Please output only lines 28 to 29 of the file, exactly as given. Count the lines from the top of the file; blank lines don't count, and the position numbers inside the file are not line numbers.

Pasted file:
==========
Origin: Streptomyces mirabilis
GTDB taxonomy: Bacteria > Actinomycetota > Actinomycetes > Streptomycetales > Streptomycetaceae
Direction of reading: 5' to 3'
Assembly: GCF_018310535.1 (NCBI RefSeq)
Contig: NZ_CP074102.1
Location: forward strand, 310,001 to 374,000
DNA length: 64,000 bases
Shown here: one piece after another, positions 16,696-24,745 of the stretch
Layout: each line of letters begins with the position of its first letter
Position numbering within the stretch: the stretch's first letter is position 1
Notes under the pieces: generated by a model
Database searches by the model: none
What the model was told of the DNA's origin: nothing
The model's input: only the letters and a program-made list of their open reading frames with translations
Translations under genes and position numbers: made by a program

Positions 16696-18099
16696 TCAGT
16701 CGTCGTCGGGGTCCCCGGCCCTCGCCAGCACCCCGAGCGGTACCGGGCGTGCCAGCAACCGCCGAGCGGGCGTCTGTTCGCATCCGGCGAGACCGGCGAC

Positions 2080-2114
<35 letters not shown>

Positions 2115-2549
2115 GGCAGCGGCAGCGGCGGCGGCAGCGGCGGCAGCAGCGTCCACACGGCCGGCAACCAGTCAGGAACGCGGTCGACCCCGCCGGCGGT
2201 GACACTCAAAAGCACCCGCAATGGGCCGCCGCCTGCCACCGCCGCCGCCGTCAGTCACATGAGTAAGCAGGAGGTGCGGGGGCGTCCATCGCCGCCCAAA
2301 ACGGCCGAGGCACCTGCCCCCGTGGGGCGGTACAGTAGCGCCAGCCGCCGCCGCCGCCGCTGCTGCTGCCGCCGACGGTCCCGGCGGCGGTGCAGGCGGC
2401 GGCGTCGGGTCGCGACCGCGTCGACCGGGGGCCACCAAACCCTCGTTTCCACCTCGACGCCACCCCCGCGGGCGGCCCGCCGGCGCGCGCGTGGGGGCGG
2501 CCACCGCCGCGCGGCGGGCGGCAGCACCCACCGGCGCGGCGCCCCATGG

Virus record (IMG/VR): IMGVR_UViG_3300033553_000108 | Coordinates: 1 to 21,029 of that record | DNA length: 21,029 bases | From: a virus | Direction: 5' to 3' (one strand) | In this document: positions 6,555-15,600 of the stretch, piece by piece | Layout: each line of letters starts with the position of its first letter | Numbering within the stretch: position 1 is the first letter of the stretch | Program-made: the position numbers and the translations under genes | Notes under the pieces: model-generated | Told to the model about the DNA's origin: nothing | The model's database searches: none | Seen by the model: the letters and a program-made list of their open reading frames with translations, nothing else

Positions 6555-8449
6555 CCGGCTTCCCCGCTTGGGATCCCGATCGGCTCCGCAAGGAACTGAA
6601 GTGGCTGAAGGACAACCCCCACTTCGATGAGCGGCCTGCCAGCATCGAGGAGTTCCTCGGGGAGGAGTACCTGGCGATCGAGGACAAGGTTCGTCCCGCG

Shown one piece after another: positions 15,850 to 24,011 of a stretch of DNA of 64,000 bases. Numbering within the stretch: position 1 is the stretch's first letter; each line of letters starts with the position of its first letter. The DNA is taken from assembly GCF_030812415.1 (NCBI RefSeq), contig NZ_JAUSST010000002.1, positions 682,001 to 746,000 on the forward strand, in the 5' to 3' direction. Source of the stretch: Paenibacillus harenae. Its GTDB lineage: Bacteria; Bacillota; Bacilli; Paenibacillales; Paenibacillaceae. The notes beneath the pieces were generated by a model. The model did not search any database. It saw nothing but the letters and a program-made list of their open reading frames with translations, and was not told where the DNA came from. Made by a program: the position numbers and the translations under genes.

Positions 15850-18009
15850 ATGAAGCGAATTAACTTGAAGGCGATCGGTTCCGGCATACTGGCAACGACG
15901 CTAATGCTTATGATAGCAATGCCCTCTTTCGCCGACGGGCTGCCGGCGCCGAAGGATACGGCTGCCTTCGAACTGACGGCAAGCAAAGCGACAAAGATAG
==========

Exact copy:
Positions 6555-8449
6555 CCGGCTTCCCCGCTTGGGATCCCGATCGGCTCCGCAAGGAACTGAA